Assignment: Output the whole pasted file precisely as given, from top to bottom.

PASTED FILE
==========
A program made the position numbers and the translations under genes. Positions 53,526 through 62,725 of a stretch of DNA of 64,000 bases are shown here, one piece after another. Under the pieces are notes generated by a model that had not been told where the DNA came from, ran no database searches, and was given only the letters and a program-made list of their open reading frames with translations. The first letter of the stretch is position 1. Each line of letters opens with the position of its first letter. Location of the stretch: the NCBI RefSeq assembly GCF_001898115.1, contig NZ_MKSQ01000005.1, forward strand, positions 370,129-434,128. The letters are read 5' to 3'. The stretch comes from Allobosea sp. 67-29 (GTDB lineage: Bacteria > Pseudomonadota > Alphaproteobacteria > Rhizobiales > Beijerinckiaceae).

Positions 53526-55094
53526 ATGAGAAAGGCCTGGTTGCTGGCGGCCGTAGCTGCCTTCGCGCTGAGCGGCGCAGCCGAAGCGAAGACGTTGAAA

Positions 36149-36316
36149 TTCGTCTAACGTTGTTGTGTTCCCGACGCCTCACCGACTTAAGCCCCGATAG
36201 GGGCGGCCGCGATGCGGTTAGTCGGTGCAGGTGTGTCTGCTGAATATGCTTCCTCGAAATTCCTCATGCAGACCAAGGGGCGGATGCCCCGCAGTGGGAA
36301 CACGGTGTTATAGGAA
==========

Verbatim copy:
A program made the position numbers and the translations under genes. Positions 53,526 through 62,725 of a stretch of DNA of 64,000 bases are shown here, one piece after another. Under the pieces are notes generated by a model that had not been told where the DNA came from, ran no database searches, and was given only the letters and a program-made list of their open reading frames with translations. The first letter of the stretch is position 1. Each line of letters opens with the position of its first letter. Location of the stretch: the NCBI RefSeq assembly GCF_001898115.1, contig NZ_MKSQ01000005.1, forward strand, positions 370,129-434,128. The letters are read 5' to 3'. The stretch comes from Allobosea sp. 67-29 (GTDB lineage: Bacteria > Pseudomonadota > Alphaproteobacteria > Rhizobiales > Beijerinckiaceae).

Positions 53526-55094
53526 ATGAGAAAGGCCTGGTTGCTGGCGGCCGTAGCTGCCTTCGCGCTGAGCGGCGCAGCCGAAGCGAAGACGTTGAAA

Positions 36149-36316
36149 TTCGTCTAACGTTGTTGTGTTCCCGACGCCTCACCGACTTAAGCCCCGATAG
36201 GGGCGGCCGCGATGCGGTTAGTCGGTGCAGGTGTGTCTGCTGAATATGCTTCCTCGAAATTCCTCATGCAGACCAAGGGGCGGATGCCCCGCAGTGGGAA
36301 CACGGTGTTATAGGAA